f.)         A relationship can incorporate Dr. James’s behavioral indicator chart to assess their relationship status, or better yet create their own based on their personal issues or situations.  By recognizing the contrasting nature of the levels within the chart, partners can distinguish between the level they are operating on and what is necessary to be operating on a higher level.  For example a couple may answer yes to, “partners are permitted to have contact with ex’s,” which is true of the dominance and equity model.  The couple may then answer no to, “partners spend more time with friends and family,” which reflects the equity and unity model.  Upon further analysis we might conclude that this couple is then working on an equity level in their marriage. By agreeing with a unity indicator the husband is shown that some things he does already are conducive with unity, but that there are areas where the relationship falls into a dominance or equity level. The husband may then read the chart and think, “my wife is correct and I should not keep in contact with my ex-girlfriends,” this acknowledgment may lead to a shift in another area, such as the unity indicator “consulting with wife before decision making.”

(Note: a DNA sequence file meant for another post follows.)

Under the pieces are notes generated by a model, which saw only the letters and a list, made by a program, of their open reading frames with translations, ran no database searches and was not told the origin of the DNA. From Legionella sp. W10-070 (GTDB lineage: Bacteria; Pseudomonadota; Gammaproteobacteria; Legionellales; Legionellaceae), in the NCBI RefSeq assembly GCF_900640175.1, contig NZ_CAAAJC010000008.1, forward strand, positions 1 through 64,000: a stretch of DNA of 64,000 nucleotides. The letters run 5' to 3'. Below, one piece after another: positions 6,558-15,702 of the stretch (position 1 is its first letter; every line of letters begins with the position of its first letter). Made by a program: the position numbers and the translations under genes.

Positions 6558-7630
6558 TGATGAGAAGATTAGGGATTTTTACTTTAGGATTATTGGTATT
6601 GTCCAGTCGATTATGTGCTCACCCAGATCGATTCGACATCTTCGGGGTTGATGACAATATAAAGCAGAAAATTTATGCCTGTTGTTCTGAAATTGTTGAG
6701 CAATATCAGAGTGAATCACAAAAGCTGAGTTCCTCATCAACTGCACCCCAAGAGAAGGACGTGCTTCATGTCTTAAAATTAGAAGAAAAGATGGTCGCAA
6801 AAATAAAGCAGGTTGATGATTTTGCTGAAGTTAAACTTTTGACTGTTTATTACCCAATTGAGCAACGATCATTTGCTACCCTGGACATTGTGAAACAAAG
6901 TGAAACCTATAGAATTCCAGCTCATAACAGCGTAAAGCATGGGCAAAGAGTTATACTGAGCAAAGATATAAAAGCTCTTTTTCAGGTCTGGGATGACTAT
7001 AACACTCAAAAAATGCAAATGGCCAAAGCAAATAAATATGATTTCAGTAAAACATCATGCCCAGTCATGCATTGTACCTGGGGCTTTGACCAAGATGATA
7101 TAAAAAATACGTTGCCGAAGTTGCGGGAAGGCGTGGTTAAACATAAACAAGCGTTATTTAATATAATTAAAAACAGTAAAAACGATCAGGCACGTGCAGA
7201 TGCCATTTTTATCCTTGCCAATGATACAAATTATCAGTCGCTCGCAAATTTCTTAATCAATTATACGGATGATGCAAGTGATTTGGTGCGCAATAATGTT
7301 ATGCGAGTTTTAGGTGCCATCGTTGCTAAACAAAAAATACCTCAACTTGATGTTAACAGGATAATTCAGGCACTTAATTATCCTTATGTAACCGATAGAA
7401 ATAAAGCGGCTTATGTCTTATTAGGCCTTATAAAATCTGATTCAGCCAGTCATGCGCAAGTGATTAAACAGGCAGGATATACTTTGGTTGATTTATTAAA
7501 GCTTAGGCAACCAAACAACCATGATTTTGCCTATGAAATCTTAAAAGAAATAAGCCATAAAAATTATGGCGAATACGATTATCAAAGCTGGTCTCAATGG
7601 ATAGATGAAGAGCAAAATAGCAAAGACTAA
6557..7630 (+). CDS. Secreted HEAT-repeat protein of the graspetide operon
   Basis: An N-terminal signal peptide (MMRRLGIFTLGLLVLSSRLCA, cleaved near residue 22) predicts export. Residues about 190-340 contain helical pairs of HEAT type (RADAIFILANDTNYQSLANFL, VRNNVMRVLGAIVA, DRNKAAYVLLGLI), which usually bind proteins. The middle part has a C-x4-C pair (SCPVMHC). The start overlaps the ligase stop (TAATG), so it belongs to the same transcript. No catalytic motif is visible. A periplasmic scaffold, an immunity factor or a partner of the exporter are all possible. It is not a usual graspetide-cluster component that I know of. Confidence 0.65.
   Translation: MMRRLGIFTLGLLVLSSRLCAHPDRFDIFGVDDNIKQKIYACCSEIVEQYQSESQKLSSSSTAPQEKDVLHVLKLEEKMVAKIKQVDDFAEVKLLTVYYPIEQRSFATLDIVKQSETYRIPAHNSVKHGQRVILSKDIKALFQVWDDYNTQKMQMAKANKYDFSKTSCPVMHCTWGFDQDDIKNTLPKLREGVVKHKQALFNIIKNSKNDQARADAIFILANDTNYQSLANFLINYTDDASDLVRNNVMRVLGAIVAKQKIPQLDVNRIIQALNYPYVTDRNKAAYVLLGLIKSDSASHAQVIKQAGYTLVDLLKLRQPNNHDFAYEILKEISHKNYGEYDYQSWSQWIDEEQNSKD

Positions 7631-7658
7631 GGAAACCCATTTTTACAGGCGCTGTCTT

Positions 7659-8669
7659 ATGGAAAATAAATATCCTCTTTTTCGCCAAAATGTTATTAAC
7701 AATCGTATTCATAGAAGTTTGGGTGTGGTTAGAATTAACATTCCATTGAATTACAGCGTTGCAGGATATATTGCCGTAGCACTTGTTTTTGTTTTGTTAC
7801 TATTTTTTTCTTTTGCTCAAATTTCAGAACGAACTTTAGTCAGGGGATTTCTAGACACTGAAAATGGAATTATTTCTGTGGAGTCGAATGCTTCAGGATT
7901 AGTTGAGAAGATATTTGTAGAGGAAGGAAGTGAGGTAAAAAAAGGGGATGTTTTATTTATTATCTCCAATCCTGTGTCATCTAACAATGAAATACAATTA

The real like analogies within the chart give the husband situations he can relate to, as well as physical and emotional guidelines to follow if he hopes to reach the unity level in his marriage.  This chart and the additional charts presented in Dr. James lecture notes are tools which a husband and wife can use when setting goals to facilitate the progression of unity. Interaction patterns within a marriage are exposed when partners truthfully assess their relationship based on Dr. James’s chart, and can be beneficial if both partners are willing to strive for the ideals established by the unity model. Thus a useful application of the chart is to identify and located the current level of interaction between the partners and assess the growth of the marriage.

g.) To obtain more information on behavioral indicators and other pertinent information on the Unity Model of Marriage by Dr. Leon James, please access his lecture notes at: